Story Collected by Lucia Whalen    

The Medina children are not your average children. For the Medina children, summertime is marked by the emergence of peppermint, which means that it is time for tea ceremonies. The Medina family is comprised of Rosalio, a native of Nicaragua, Claudia, a native of Colombia, and their three children Maria Teresa (Teeny), Gabriel (Chippy), and live four doors down the street from my door, and initially connected with my family through cultural heritage shared by Claudia and my stepmother and a love of music shared by all. 

According to Claudia, 
They’ve had tea ceremonies since they were little, so they couldn’t wait for the peppermint. Yesterday, they figured out the peppermint had come back, and they all sat down with their tea cups and had a special tea ceremony with their fresh herb tea. How many little kids sit down and have tea ceremonies? They invite their friends over and that’s the big thing - they all sit around and talk.

For Claudia Medina, an educational consultant, university professor and full-time mother, there is no greater connection to sustainability than through her children. By engraining a love of nature, learning, and imagination as natural parts of her family’s lifestyle, her three children, ages 6, 8 and 12, have all been raised in a way that radiates a pre-industrialized-American sustainability – one where children play outdoors until the sun goes down and know that summertime means picking tomatoes fresh off the vine.

Most American homes are adult-centered, and children grow up envisioning independence as leaving home for good and entering the world of capital and consumerism. In an act of ultimate sustainability, the Medina household has been made to be kid-centered. The Medina’s property, which was historically the neighborhood farmhouse, has maintained its identity as the core of the block, and sticks out with a massive yard which functions as a garden, hub for celebration, and child sanctuary. According to Claudia, “The kids don’t want to leave the house, they just love being here. Making your kids just want to stay at home is really sustainable, instead of wanting to go to a movie or go out anywhere to spend money. Instead of going to Chuck E Cheese, I put a zip line in the backyard. They have so much more fun just being here, [where] food is good and all their friends want to come. “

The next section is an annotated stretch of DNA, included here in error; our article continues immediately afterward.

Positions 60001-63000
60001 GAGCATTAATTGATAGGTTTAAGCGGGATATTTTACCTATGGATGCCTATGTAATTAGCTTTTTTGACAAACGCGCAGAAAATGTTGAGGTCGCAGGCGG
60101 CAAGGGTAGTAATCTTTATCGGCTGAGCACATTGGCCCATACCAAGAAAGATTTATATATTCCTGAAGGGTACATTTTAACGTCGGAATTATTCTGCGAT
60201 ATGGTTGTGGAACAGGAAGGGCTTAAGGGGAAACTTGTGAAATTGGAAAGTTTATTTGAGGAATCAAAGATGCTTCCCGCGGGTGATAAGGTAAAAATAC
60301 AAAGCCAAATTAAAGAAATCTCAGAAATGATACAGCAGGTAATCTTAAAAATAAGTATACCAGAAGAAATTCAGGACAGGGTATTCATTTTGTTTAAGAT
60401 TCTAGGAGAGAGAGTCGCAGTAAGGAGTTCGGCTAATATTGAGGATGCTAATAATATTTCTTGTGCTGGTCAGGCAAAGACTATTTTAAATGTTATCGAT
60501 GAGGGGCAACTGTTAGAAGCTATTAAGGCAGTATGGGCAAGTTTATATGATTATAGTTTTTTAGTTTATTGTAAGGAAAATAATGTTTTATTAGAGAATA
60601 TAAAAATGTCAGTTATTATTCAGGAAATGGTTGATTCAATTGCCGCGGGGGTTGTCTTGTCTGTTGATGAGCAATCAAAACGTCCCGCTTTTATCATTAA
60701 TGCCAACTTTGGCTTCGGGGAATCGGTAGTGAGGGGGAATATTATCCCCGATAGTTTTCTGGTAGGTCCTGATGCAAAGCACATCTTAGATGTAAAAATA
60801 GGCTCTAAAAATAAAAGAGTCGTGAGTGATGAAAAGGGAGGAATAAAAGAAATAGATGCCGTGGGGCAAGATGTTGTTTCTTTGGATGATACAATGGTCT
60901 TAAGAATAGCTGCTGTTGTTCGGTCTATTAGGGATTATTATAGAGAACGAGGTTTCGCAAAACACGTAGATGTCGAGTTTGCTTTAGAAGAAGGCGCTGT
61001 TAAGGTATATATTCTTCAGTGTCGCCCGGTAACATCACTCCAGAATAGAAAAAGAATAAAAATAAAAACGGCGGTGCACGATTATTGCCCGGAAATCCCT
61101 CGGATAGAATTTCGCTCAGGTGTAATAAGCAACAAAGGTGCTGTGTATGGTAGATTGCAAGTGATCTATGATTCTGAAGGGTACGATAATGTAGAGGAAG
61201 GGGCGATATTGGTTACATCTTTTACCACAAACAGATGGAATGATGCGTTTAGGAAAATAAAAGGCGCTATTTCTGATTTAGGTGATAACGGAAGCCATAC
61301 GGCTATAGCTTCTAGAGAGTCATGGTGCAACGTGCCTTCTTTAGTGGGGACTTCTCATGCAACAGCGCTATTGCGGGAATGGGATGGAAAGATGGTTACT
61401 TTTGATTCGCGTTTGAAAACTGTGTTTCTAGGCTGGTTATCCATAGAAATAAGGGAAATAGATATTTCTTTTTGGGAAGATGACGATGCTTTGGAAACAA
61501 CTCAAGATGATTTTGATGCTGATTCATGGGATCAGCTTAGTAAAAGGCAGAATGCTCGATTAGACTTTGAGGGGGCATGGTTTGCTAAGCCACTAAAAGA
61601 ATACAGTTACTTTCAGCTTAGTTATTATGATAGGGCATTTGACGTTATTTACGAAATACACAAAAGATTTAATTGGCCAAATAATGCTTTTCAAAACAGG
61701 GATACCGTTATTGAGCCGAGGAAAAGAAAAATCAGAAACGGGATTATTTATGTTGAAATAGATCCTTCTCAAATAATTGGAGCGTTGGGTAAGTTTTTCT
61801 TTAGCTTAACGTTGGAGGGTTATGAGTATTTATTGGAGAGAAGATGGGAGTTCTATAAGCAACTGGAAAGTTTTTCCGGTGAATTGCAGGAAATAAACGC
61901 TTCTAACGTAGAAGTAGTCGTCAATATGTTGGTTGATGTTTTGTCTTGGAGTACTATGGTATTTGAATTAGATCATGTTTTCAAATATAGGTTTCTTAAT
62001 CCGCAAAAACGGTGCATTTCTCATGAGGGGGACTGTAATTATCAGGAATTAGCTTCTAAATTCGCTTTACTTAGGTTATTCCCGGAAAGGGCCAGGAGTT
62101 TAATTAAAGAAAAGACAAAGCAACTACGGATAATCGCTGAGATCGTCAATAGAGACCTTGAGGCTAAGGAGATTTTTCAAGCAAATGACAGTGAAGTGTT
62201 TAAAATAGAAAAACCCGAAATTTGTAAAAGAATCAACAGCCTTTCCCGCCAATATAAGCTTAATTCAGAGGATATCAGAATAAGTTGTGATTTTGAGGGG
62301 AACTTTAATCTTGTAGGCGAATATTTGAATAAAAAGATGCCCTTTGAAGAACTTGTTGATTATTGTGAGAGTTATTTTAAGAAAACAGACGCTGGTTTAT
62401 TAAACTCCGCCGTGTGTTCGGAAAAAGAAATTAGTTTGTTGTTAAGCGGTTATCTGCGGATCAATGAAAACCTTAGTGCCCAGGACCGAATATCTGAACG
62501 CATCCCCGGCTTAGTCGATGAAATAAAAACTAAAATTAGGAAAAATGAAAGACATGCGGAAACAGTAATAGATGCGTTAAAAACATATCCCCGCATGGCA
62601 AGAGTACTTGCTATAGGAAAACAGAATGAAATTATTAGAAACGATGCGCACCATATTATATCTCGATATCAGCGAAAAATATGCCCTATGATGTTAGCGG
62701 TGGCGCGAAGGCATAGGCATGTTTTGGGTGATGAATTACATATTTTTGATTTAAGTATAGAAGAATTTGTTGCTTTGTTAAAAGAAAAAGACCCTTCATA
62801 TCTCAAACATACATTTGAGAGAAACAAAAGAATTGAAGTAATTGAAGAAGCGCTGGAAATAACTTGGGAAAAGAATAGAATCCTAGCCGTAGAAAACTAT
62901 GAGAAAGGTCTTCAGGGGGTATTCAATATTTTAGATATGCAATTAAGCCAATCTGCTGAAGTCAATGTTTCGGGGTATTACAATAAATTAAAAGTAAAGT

According to Claudia, environmentally friendly practices are a natural habit in the kids’ lives, as exemplified in their methods of play. 

She explains,
I don’t have a built swing set, I have ropes hanging from trees, and so it’s within the natural environment. You don’t have to have machine built things for the kids to have fun. We have used all things that interact with the environment instead of destroying the environment - like the tree swing. Instead of buying a man made swing set, we got a 100 ft. rope and put it over our tree to use with a recycled tire.

This type of creativity puts her children in the mindset of wanting to create their own fun, instead of needing to buy it.

A giant inflatable water slide, which the Medina’s recently added to their backyard haven, would be seen as wasteful and unsustainable to the passive eye. However, the most recent addition reveals an intersection between sustainability and family values. 

She says,
The inflatable water slide is not the most environmentally friendly, but if you think about how much fun it will bring to the yard, and just the fact that they love it so much…it keeps them home and makes family important to them. Everything we do is so our kids can be happy. Because if they love being here, they’re always going to want to come back, and if they come back, then our grandchildren are going to be part of our life. It’s controlling in a way, because we’re guiding, but we’re not on top of them - they’re very independent and very creative. The more time you give them to play and be outside, the better. In our house, the rule is you’re not allowed to use electronics until it’s dark.

For the Medina’s, environmental sustainability naturally coincides with a love of family, learning, imagination. She explains, “The message since they were little has been, ‘What did you learn today? Did you make the day count? Did you do something for someone else?’ And so, they are taught to share, and they are taught to care for the environment.”

By integrating nature into the everyday, the Medina children have developed a natural desire to live in an environmentally friendly way – one that they do not refer to as sustainable because of how natural it is to their lifestyle. So, how do we foster a culture around sustainability? In the case of the Medina’s, put children at the center.